If you take a moment to research this hobby—and you have enough time to do that, right?—you’ll find a report from the Toy Industry Association saying that games and puzzles pulled in $2.4 billion during 2009. That’s a good chunk of money. I could easily cover all the material needs of my toddler and cats with that kind of cash. But just for fun you can see what the videogame industry made over the same period: $19.7 billion.
That’s a whole lot more cat toys.
And that’s a lot of people buying games.
So when you get up from your office chair to get coffee (or Red Bull, or whatever) and walk past your coworkers, look for sore thumbs and paper cuts because you’re probably passing game players. And that’s assuming that you don’t see Bejeweled (I almost wrote Bejowled, but that’s a different topic) or Farmville open on screens.
I bring all these strange topics up because we call ourselves gamers in a world of humans who are absolutely crazy about playing games. It’s not like we’ve decided—like my uncle—to build steam engines (yes, working steam engines. Little ones). Or fletch our own arrows. Or build scale-model airplanes. Those would be niche hobbies. Our own hobby is an activity pursued by pretty much everybody and by every civilization—and pre-civilization—that ever flourished on the planet. Johan Huizinga way back in 1938 called humans “homo ludens:” man the player (and let’s go ahead and include women in this definition).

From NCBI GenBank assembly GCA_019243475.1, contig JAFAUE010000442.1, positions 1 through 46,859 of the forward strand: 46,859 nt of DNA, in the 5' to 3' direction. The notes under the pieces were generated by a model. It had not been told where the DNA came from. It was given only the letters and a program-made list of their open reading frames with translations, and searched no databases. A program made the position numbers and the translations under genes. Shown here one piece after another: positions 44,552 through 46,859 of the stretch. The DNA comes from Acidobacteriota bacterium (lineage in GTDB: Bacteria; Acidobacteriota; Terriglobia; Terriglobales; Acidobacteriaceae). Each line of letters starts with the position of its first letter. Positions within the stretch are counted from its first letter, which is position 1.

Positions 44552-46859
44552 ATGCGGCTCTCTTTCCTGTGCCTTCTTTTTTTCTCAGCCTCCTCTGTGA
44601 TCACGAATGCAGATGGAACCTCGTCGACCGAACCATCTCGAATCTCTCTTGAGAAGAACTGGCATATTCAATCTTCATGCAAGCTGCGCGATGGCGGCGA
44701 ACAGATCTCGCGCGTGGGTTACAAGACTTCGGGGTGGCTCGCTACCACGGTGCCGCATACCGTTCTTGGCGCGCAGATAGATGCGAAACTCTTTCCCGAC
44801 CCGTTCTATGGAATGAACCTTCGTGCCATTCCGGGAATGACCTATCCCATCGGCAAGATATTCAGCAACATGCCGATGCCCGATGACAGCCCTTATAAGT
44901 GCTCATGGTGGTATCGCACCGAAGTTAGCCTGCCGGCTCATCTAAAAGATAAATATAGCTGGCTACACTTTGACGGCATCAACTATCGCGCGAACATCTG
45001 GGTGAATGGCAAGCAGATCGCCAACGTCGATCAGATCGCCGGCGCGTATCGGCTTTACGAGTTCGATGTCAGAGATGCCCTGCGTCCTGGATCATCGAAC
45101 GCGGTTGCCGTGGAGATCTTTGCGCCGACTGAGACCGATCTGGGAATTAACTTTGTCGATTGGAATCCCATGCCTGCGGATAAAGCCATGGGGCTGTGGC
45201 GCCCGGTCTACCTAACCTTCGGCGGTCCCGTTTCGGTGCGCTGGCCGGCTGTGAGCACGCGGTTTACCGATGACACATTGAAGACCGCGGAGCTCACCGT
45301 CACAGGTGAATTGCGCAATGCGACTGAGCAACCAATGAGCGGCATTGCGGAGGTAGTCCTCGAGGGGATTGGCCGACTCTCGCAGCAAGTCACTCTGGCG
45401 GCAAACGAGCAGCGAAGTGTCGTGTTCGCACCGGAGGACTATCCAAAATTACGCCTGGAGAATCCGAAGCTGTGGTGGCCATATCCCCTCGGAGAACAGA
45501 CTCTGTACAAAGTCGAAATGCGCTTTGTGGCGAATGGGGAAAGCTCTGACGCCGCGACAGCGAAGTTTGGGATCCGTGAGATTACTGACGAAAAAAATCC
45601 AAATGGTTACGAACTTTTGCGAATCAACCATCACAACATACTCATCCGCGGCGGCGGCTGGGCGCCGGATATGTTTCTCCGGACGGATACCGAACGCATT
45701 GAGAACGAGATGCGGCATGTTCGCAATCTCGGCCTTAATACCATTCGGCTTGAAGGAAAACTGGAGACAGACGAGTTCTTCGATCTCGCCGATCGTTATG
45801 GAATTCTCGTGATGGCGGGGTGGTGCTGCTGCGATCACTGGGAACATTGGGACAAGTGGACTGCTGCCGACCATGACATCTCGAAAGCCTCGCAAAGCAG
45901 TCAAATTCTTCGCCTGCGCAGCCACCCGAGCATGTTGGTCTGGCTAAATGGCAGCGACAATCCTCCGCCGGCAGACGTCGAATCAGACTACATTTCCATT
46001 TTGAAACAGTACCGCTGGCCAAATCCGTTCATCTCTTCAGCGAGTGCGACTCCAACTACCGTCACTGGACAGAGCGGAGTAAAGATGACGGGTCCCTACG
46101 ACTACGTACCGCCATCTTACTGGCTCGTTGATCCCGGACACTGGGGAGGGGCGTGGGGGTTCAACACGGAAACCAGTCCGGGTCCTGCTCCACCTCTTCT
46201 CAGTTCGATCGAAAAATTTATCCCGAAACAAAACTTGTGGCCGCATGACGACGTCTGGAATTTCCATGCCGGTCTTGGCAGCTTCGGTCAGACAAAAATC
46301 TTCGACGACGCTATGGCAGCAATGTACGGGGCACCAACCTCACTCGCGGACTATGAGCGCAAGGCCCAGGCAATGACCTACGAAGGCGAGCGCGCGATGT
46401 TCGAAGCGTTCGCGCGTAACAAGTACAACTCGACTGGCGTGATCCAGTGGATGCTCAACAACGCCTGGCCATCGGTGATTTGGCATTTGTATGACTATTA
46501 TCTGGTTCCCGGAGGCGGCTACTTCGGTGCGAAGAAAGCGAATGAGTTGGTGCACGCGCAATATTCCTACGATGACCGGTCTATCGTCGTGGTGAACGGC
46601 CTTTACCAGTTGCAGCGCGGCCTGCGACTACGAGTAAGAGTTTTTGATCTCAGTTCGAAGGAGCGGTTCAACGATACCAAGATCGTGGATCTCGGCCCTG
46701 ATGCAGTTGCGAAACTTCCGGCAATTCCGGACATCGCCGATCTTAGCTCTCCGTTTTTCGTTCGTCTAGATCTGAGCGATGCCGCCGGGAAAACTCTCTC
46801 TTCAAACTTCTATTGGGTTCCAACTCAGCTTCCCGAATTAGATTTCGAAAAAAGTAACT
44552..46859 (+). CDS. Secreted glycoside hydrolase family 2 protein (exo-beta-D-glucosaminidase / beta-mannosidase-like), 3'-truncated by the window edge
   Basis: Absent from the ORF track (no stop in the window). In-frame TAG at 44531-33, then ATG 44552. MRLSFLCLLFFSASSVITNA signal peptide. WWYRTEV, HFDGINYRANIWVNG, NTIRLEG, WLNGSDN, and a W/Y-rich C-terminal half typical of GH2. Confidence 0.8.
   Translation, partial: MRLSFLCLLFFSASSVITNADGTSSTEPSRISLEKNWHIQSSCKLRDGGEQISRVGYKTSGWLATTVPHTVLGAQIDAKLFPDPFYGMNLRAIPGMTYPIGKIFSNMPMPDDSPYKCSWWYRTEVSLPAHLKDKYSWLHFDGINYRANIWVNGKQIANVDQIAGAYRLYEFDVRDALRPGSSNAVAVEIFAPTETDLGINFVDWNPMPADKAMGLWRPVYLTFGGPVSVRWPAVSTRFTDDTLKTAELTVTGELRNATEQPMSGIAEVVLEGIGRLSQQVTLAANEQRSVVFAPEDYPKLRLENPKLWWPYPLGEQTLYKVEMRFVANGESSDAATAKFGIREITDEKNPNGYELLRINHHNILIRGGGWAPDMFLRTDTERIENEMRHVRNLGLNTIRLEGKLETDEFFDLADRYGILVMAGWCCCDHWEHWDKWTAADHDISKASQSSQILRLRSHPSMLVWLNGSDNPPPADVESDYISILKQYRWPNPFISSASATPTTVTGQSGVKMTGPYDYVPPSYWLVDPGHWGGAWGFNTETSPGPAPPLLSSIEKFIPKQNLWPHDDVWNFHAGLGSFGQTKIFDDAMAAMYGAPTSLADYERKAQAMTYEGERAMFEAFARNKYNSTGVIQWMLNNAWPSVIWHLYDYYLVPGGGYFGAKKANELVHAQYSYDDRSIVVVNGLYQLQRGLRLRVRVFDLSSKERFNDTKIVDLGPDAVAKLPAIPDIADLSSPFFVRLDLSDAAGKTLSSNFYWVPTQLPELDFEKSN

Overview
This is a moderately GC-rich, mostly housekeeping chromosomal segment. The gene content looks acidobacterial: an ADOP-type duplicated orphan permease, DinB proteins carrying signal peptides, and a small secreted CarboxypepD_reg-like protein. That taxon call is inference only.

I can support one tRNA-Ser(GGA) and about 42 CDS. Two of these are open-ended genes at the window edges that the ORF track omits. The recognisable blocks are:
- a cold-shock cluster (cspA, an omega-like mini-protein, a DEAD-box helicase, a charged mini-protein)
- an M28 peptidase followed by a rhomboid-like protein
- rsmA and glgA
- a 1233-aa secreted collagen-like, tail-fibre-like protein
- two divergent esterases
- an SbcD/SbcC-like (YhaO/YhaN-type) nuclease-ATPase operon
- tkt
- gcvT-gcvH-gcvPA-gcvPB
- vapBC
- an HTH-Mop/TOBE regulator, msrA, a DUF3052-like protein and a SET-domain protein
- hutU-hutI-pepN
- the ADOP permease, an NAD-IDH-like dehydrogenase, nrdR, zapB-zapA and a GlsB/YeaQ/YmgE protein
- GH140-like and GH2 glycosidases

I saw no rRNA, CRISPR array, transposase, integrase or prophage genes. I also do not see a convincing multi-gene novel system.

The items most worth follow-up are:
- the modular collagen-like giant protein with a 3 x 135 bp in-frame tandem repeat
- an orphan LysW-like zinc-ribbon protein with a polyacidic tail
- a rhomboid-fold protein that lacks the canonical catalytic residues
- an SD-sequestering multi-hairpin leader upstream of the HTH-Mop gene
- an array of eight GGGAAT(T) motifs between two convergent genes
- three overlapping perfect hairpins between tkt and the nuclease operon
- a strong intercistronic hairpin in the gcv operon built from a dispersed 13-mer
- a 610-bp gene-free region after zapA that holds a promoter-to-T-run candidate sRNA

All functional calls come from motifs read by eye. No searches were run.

Yet only a certain subset of us step up (or sit down, I guess) and admit to the fact that we like games. We’d rather play a game than fletch arrows or change the oil in our cars. Perhaps more than shower, but I’ll leave the stereotypes for later. Why is it so hard to claim this status as homo ludens? Not for this audience—I know how y’all roll—but for the rest of the cube-dwellers playing Mafia Wars on Facebook?
I can think of some easy answers. The marketing geniuses at various toy and game manufacturers sold games to kids, and kids only, during the baby boom’s early years (only 3M tried to market games to the broad swath of the boomers as they reached adulthood, and we can thank that company for inspiring young European game designers, but I digress). I can remember wave after wave of game commercials as a kid (especially leading up to the winter holidays), but I remember comparatively few games for adults outside of traditional games (card games, chess, etc). In short, games are for kids.
As a corollary to “games are for kids,” they don’t make money. They don’t leave an object for sale or admiration. And learning new rules can be difficult. It’s easy for someone who fishes to invite friends over for a fish fry, but a gaming enthusiast can find it difficult to draw friends over to play games—and it’s difficult to play boardgames alone (try a solo game of Vegas Showdown. Or Risk, for that matter.).
I know that I’m collapsing two different categories of gaming, but I think the point still holds: human beings love to play games. Always have, always will. So when someone raises an eyebrow, or looks off into the distance over your shoulder when you say that you love to play boardgames, just understand that they’re lying to themselves if they say they don’t.
And then ask how much they spend on cat toys.